The international launch of the new Volkswagen Golf GTI has brought crankandpiston to St Tropez in southern France. Gorgeous rolls of green hills, forest-scape and mountain rock are a feast for the eyes – as hopefully these snaps convey – during our combined five-hour 300km trek, despite stop-start traffic through Nice taking the edge off slightly.[Not a valid template]
The new seventh generation Volkswagen Golf GTI faced something of a double-edged sword on its international launch: it was always going to be good, but then, as a GTI, it had to be. There is, after all, 37 years worth of heritage attached to the name, one that – for many across the globe – is the epitome of a ‘hot hatch’: superb handling, good grunt, controllable lairiness and character. There’s not a huge grey area to fall into then. Indeed, since the launch of the original GTI in 1976, readily accepted as the first of its kind, there are plenty of models and manufacturers today who are keen to take the crown.
Volkswagen clearly thinks so too, and in the fine balancing act between heritage and development, the marque has clearly been putting the hours in at the design easel. VW’s updated 2.0-litre four cylinder – a staple of the VW/Audi family for almost five years – boasts both a turbocharger and newly developed cylinder heads, the latter of which has reduced fuel consumption by 1.3l/100km (18 percent) over the preceding GTI.
A nice side note, but it’s the power that grabs our attention. The 1984cc TSI unit produces 220hp – double that produced buy the original Mk. I GTI – and 258lb ft of torque. Combined, that equates to a 246kph top speed and a 0-100kph time of 6.5 seconds. This is aided in part by the use of new high-strength steel and modified MacPherson spring strut front suspension, which signals a 42kg weight saving over the previous GTI – the current gen model tipping the scales at 1356kg – and an improvement that is also shared by the seventh generation VW Golf base model.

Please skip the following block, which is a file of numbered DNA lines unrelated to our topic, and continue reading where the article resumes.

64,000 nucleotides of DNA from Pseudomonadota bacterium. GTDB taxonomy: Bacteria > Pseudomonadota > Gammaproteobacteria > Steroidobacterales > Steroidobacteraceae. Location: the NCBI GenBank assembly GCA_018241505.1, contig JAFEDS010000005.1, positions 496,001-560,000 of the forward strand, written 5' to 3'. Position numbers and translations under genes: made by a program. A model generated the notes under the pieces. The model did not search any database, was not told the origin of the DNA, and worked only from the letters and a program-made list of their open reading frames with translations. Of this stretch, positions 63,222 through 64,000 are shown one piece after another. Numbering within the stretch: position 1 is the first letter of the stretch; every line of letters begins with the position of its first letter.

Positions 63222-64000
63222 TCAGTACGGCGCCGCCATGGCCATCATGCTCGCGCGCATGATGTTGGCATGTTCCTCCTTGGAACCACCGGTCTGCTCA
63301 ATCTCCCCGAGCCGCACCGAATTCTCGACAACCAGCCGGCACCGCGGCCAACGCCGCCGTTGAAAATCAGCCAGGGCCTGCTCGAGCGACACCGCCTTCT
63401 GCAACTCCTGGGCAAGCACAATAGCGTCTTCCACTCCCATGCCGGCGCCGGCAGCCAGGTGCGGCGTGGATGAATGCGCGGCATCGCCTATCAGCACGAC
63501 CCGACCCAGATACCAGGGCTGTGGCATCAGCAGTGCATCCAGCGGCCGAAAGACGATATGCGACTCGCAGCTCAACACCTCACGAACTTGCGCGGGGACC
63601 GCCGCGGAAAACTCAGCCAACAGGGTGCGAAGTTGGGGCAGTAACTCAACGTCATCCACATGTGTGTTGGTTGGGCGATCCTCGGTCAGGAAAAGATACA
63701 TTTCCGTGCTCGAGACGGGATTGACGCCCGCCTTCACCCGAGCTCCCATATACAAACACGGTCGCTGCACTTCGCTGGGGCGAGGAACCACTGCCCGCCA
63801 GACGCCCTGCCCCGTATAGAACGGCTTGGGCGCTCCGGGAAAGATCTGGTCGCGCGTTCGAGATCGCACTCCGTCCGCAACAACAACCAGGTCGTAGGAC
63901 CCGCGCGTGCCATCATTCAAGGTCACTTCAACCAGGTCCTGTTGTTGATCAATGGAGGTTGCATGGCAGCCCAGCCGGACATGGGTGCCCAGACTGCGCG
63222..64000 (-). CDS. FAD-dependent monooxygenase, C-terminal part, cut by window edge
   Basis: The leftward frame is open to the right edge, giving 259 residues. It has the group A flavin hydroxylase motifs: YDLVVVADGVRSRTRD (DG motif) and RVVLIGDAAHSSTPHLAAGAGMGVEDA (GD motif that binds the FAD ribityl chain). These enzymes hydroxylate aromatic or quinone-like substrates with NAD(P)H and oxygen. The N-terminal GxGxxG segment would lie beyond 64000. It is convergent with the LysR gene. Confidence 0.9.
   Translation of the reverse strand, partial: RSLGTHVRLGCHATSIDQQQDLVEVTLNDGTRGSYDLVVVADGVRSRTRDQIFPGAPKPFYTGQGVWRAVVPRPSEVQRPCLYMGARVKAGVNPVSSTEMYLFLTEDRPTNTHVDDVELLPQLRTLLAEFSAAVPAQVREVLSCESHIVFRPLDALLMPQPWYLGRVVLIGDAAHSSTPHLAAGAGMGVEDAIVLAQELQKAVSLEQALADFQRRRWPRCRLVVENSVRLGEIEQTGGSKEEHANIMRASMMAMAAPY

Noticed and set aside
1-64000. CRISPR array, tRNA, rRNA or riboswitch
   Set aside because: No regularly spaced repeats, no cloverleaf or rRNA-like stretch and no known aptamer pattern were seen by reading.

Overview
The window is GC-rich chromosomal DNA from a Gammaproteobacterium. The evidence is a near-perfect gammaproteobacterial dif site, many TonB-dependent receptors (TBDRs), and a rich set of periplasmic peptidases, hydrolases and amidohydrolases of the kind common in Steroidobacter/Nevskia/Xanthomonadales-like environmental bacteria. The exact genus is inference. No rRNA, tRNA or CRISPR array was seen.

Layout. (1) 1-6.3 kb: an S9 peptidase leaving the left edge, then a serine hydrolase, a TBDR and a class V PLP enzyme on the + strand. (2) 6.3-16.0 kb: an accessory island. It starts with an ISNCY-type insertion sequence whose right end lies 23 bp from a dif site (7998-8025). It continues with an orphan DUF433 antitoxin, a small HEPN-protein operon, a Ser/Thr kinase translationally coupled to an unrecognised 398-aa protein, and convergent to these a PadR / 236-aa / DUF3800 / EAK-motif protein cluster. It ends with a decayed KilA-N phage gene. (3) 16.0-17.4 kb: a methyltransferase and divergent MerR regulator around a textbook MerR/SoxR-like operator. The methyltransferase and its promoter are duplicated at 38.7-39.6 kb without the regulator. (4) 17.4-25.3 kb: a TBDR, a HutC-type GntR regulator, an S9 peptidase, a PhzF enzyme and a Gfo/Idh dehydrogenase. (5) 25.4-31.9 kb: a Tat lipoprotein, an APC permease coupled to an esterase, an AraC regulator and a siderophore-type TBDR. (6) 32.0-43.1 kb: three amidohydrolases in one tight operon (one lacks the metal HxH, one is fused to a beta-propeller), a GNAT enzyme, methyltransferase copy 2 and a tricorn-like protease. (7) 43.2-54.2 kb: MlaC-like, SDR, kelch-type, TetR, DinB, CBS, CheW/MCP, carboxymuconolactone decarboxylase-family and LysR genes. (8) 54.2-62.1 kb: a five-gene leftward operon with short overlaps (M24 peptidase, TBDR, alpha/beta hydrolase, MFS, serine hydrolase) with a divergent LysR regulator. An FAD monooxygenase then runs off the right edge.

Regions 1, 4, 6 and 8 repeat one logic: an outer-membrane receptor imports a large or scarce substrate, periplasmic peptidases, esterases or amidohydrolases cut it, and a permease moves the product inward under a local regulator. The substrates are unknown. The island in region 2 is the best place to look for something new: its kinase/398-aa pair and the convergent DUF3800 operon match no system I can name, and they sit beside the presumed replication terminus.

Kit-wise then we’re off to a good start, but that’s not to say that VW has overlooked the GTI’s mainstays, some of which have even inspired further aesthetic developments. The GTI typical red trim strip across the front grille for example now doubles up with a thin red stripe that runs through the remodelled LED headlights. There’s even a thin red light strip that runs through the door panel, a nice touch albeit one that you’ll only notice in the dark.
The GTI standard black border around the outside of the rear window now meshes seamlessly with a new, more aggressively designed roof spoiler, while the twin chrome exhausts and black diffuser add some serious oomph to the hot hatch looks. There’s also further aggression to the front bumper, which has stronger and more dynamically carved air inlets. Combine that with 18-inch GTI-spec alloy wheels and a sharper bodyline across the doors, and we have a package as tidy as it is gorgeous.
We see a similar design ethic in the cabin. Whether anyone will notice/care that the traditional tartan upholstery is now called ‘Clark’ rather than ‘Jacky’ in deference to the pattern change remains to be seen. There’s no knocking the ergonomic sports seats however, which are easily adjustable and sit low enough for a near-perfect driving position. Changes to the wheelbase – which has grown 55mm in length and 13mm in width – mean head and legroom is ample for both front and backseat passengers, and a new eight-inch infotainment touchscreen make navigating the system a breeze (and there’s a Scirocco-esque multifunction steering wheel to further improve effectiveness). There’s even a new Google Earth system that provide Google Maps images straight to the sat-nav, though some customers may find this slightly more convoluted layout more difficult to use than others. In a nod to VW’s attention to detail, even the space between the brake and accelerator pedals has increased by 16mm.